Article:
Building relationship is the foundation for transformational leadership, especially during a culture change.
However, surprising research shows that if you are in a leadership role, you may be at a disadvantage in one key aspect of relationship building.
This key is the capacity to take another’s perspective, and it is what opens the door to establishing productive, creative partnerships with your colleagues, and building alignment. Research has shown that anyone who has been given power (even a modest amount) is less likely to really see and hear someone else’s point of view.
The success of transformational leadership during a culture change depends upon developing and expanding this capacity for perspective taking.
What does it mean to take another’s perspective when faced with the new and complex challenges in today’s workplace?
Here are three questions that can give both insight and access to taking another’s perspective:
- How do I see and interpret what is going on in the situation?
- Am I looking exclusively from my point of view and beliefs?
- Am I able to step outside my own experience and point of view to really hear and get the perceptions, motivations, and feelings of another?
Strengthening this orientation around hearing and being in touch with your colleagues’ concerns and perspectives pays off royally in both quality and productivity during a culture change.
Transformational leadership is emerging in many organizations and embracing this kind of approach.
One example is Faurecia, a world leader in auto parts manufacturing. They are transforming their top down management approach through empowerment, listening, and taking others perspectives. Their commitment to this empowerment is paying off.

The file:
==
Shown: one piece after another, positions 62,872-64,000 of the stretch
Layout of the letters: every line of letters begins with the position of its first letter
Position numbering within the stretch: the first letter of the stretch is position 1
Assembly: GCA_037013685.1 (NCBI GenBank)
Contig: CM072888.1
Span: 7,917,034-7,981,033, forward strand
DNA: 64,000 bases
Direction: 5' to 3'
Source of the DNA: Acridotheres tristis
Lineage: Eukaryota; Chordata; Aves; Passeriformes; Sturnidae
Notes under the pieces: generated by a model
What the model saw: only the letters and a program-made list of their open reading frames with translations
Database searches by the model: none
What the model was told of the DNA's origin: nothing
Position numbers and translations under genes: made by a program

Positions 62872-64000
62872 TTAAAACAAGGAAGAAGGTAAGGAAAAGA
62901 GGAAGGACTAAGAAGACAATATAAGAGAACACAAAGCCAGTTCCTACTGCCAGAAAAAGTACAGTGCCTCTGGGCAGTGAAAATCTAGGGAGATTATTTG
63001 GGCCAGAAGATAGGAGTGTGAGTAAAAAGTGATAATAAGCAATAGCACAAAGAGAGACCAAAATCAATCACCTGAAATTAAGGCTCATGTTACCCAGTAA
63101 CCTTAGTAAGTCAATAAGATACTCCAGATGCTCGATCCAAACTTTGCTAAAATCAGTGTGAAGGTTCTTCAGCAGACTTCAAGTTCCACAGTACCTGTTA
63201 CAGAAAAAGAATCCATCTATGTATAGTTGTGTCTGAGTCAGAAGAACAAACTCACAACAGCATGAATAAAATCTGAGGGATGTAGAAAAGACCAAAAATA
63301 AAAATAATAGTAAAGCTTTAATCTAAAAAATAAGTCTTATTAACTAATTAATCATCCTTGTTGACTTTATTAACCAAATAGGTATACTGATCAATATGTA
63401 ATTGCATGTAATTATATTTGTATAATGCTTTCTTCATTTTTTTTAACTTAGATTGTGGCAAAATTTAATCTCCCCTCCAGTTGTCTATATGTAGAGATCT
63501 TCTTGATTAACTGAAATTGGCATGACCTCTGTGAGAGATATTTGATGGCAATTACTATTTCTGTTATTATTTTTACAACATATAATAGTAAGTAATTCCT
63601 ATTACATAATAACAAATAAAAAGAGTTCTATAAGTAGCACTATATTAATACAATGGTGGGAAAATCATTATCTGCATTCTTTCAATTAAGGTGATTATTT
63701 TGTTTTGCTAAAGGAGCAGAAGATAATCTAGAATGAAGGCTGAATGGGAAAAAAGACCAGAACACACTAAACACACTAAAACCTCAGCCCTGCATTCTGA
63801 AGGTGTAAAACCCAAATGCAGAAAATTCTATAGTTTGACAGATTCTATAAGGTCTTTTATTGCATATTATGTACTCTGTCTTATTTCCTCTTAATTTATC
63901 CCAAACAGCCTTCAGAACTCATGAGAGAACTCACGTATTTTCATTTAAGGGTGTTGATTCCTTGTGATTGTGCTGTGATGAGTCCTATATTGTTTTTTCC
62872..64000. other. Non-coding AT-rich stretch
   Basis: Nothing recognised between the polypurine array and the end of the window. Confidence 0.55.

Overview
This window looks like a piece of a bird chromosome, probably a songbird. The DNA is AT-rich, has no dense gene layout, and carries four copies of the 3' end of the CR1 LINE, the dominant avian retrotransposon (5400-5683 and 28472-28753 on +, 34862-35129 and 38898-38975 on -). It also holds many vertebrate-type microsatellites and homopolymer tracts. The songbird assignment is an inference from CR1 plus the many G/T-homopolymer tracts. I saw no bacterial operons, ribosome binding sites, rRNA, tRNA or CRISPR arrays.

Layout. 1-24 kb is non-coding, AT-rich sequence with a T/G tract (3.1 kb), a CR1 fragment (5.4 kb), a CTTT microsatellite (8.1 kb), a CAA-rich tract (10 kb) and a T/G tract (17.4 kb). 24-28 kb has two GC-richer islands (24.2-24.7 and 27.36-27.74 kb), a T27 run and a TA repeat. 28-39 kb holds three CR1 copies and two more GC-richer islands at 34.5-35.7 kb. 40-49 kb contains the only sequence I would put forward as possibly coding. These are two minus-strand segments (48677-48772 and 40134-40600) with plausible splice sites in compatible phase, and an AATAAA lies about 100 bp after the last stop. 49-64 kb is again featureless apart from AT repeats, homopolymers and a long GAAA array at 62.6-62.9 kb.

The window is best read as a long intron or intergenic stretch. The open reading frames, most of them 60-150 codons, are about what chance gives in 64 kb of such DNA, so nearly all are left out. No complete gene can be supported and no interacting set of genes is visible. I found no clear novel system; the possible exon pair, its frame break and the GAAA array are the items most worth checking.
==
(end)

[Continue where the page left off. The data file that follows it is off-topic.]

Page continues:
As part of Faurecia’s culture change work they launched a new initiative called “Being Faurecia.” With the number of employees doubling in only a few years, the organization was finding itself strained by their strong top-down management style. As a result, local managers were not feeling accountable and decisions were passed up the chain.
By really listening and understanding their manager’s perspectives, Faurecia is transforming their management style by moving to a “decentralized” structure; employees are now responsible not only for their targets, but also the ways in which they are realized.
Patrick Koller, Executive VP of the Automotive Seating Business Group says, “ We are trying to…reduce the complexity of our organization wherever possible and make people autonomous and accountable…. We want our managers to behave as entrepreneurs.”(Insigniam Quarterly, Fall 2014).
A new generation of seat mechanisms came on the market within four years, this, Koller says, “is short.” Each year millions of units are produced. Along with expanded production they are attending to quality. “The seat mechanism is a key element in safety, so we can’t take any short cuts,” Koller adds.
What breakthrough in results are you aware of where taking other’s perspectives was a key? Where can you implement this in your work?